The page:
On Friday May 30th, at 7.30pm, Alinah  introduced and opened The Book itself at the preview (7-9pm) of Future Dreaming,  at the Foundry Gallery, Phoenix Estate, Lewes. A touring group exhibition initiated by artist Guyan Porter, it explores systems for imagining and creating the future. The project features work by Guyan, Hollington and Kyprianou, Mark C Hewitt and Xelis de Toro.

    Contributions came in thick and fast, and The Book began its life  at a Death Cafe run  by Living Well, Dying Well and three writers groups run by Bourne to Write 

    The Book of Debts VI, was recited and burned on Sunday June 8th 2014 at the back of the Foundry Gallery on the site of the former Lewes Phoenix Theatre, including the studios of many local artists, which was recently completely destroyed by fire.

    I was joined  for the first time by 10 co-reciters from the community, whose powerful and moving entries to The Book brought a whole new dimension to the project. Around 120 people stood on the land to listen to the 92 stories contained in The Book, which is at the centre of a conflicted vision for its future, between corporate and sanitised development plans and the preservation of its existing cultural capital , built up over 7 years by cultural, educational and community workers and groups of all kinds.

  4. Brighton and Hove

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    The Book of Debts (V), launched at Fabrica Gallery in Brighton on Sunday April 6th 2014.  The Book already contained a number of entries from Alinah’s recent participation in Life Before Debt at SOAS, London and is filling steadily with contributions from Brighton and Hove  – read them here, and contribute anytime before May 22nd to be part of the final recital either via this site (and your entry will be transcribed by Alinah into The Book) or by visiting Fabrica.

    On Sunday May 18th, Alinah and her firekeeper will do a promenade around central Brighton with The Book of Debts, reading and gathering stories from anyone who wishes to contribute. Follow on facebook or twitter (@burningthebooks) to find out their location and the timings.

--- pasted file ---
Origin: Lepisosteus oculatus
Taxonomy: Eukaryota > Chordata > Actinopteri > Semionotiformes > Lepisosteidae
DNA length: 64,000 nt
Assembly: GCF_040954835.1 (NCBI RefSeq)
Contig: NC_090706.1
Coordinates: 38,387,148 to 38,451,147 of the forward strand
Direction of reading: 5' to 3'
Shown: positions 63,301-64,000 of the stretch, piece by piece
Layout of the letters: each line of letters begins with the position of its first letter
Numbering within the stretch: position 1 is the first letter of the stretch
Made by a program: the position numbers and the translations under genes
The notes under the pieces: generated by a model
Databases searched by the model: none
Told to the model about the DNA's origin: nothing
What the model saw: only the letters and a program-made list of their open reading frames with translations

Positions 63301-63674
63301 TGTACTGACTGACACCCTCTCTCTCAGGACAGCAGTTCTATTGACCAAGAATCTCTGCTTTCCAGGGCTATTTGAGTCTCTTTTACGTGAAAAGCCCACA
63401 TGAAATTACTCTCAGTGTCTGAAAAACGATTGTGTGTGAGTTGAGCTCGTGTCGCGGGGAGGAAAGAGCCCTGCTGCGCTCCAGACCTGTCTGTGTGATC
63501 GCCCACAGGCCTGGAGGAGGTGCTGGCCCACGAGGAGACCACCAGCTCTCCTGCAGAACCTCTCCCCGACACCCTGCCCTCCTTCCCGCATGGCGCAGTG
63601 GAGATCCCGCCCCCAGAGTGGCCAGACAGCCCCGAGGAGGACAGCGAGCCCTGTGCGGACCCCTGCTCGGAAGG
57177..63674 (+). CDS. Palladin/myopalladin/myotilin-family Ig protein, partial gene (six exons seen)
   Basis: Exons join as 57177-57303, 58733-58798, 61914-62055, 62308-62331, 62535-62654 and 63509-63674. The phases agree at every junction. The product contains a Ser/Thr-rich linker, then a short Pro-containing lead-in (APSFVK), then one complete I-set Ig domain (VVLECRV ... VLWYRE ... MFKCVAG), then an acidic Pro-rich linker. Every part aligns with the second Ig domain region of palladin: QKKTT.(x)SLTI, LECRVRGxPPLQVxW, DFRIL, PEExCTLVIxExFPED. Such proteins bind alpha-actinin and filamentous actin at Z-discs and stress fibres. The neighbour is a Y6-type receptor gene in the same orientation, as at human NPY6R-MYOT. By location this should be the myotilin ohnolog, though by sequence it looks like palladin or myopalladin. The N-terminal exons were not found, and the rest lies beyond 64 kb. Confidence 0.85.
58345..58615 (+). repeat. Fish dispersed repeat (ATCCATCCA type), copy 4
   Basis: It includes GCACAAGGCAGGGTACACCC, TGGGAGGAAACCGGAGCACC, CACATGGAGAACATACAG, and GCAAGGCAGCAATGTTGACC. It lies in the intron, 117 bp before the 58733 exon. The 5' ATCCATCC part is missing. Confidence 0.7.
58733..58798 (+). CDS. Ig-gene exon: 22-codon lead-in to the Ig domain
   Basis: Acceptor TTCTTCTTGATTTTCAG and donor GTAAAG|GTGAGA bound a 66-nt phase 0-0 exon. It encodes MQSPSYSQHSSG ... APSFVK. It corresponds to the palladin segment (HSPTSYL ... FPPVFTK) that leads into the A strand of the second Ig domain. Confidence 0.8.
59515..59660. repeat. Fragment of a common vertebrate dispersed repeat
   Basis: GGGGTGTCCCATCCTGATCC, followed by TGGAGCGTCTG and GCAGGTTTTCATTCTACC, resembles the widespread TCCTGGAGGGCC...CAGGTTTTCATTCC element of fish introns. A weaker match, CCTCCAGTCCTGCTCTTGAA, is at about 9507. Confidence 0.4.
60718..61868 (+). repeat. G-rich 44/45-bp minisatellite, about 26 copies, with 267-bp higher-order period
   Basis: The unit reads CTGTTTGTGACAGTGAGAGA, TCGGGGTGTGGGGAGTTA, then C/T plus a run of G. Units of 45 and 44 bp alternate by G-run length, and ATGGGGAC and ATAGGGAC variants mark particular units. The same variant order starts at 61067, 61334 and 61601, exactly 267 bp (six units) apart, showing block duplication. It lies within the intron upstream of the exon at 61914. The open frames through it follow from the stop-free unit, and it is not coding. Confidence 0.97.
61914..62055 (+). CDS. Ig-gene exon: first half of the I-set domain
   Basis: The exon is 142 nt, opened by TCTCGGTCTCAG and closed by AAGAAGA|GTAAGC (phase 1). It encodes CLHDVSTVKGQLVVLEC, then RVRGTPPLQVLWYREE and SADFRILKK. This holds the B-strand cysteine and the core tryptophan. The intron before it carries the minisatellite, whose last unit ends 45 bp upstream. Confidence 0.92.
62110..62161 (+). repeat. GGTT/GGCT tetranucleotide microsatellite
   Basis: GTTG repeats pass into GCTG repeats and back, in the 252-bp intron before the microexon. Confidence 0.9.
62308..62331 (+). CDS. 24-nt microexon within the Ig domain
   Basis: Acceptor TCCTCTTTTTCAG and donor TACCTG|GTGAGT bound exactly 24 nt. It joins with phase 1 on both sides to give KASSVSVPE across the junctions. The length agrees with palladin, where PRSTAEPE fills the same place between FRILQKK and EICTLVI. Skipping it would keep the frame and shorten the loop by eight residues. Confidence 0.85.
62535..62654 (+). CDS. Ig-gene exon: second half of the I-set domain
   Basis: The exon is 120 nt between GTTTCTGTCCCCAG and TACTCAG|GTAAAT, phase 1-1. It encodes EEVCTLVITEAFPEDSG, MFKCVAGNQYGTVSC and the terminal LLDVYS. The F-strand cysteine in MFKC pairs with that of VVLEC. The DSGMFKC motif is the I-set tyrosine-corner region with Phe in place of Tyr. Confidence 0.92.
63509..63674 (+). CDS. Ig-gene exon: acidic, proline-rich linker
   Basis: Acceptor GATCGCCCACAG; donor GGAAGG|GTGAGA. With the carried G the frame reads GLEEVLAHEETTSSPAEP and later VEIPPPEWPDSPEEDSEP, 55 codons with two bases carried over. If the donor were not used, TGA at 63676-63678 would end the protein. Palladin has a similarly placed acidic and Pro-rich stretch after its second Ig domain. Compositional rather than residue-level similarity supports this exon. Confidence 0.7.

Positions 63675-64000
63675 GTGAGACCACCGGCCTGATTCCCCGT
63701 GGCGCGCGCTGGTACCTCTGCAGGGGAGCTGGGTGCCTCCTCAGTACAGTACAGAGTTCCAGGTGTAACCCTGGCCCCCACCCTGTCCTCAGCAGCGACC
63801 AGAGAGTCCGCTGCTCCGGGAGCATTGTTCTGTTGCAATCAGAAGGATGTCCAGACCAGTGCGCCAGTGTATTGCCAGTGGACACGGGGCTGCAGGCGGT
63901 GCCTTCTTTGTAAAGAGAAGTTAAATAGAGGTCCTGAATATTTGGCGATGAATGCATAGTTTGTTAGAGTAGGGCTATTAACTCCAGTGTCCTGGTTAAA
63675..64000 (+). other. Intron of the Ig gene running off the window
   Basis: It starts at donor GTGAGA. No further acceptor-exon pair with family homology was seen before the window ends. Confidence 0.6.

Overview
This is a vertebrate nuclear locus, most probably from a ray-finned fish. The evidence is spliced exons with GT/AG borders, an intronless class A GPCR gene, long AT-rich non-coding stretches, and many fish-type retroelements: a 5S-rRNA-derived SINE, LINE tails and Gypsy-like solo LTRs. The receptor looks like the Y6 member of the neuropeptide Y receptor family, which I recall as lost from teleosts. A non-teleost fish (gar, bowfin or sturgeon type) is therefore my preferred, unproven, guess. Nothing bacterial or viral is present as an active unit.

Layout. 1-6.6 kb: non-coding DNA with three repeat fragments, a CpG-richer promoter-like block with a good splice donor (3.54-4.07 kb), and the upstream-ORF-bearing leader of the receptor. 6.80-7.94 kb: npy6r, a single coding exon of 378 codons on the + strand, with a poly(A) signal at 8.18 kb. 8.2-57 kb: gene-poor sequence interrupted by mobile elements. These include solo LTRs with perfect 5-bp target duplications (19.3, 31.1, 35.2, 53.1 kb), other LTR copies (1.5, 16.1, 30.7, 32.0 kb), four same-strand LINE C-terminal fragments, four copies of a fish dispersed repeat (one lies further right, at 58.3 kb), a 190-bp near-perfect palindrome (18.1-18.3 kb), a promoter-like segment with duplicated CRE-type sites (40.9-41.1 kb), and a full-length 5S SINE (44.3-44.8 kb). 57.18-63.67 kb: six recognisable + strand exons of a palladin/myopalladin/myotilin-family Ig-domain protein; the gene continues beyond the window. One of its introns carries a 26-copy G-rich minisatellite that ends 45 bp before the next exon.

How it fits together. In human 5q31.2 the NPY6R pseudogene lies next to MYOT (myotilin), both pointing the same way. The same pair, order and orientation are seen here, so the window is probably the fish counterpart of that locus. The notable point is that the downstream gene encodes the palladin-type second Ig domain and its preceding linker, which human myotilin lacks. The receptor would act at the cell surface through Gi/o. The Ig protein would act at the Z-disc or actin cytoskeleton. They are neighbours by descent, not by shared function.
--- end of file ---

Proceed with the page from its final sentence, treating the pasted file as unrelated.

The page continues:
The Book of Debts, Brighton and Hove will be recited and burned on Thursday May 22nd. Meet at 6.30pm at Fabrica to be led to the burning site. Followed by a celebratory wake, ends approx 7.45pm.

     

     

     

  5. The Book of Debts (V) opens its pages – in prologue, at Life Before Debt..

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     ‘It is not without reason that our financial elites have been called a priesthood. Donning ceremonial garb, speaking an arcane language, wielding mysterious inscriptions, they can with a mere word or a mere stroke of a pen, cause fortunes and nations to rise and fall’ Sacred Economics, Charles Eisenstein

    So, it is impossible as an artist and human being, having experienced and recounted what I have around the subject of debt (in both financial, socio-political and psychological, interpersonal terms, for they are almost always related), and seeing the same happening all around me – to be neutral in the face of the growing imbalance and inequality, both in this country and globally.

    The Book of Debts itself is a neutral space, a series of blank pages – open to debtors, creditors alike and to any form of debt – but I find it increasingly difficult, as an individual, not to make judgments or adopt a position re the system, this house of cards, we are all trying to exist within and how it is exacerbating this gap at high speed. I have spoken before about the dimension of illusion and absurdity that characterises debt creation , especially at the level of global capital and developing countries, but also here in the UK. David Graeber wrote an article this week ‘The truth is out: money is just an IOU, and the banks are rolling in it’ on how even the banks have admitted that they are making the whole thing up, ‘throwing out the window the theoretical case for austerity’, as well as the exemption of financial elites from cuts and proper taxes. I am excited that he will be one of the speakers at this Saturdays Life Before Debt conference at SOAS, where we were originally invited to do a full cycle of Burning the Books, but now – ironically, due to lack of permission re the fire – will open the Book of Debts (V), present at the opening session, gather entries and reflect briefly on the day at the closing plenary.

    Although I do not consider myself a campaigner, social justice has become an inherent part of this project since there are so many stories that call apon the book to voice this. It is a holistic project but it is increasingly clear that there IS no debt without a story, and every sum of money owed carries a tale of some kind- whether this is an injustice, an act of generosity, a highlighting of inequality or a reminder of the capacity of human beings to work together to resist and /or to forgive. I am looking forward to what I will learn from activists, academics and other practitioners from around the world this weekend, and how it will feed into this project and my thinking on the residency.

    I will share a few of the stories I will gather on Saturday here next week in the build up to the launch of the Brighton Book of Debts at Fabrica on Sunday April 65-6pm (please come along and be one of the early contributors to what will be an extremely diverse and enriching volume).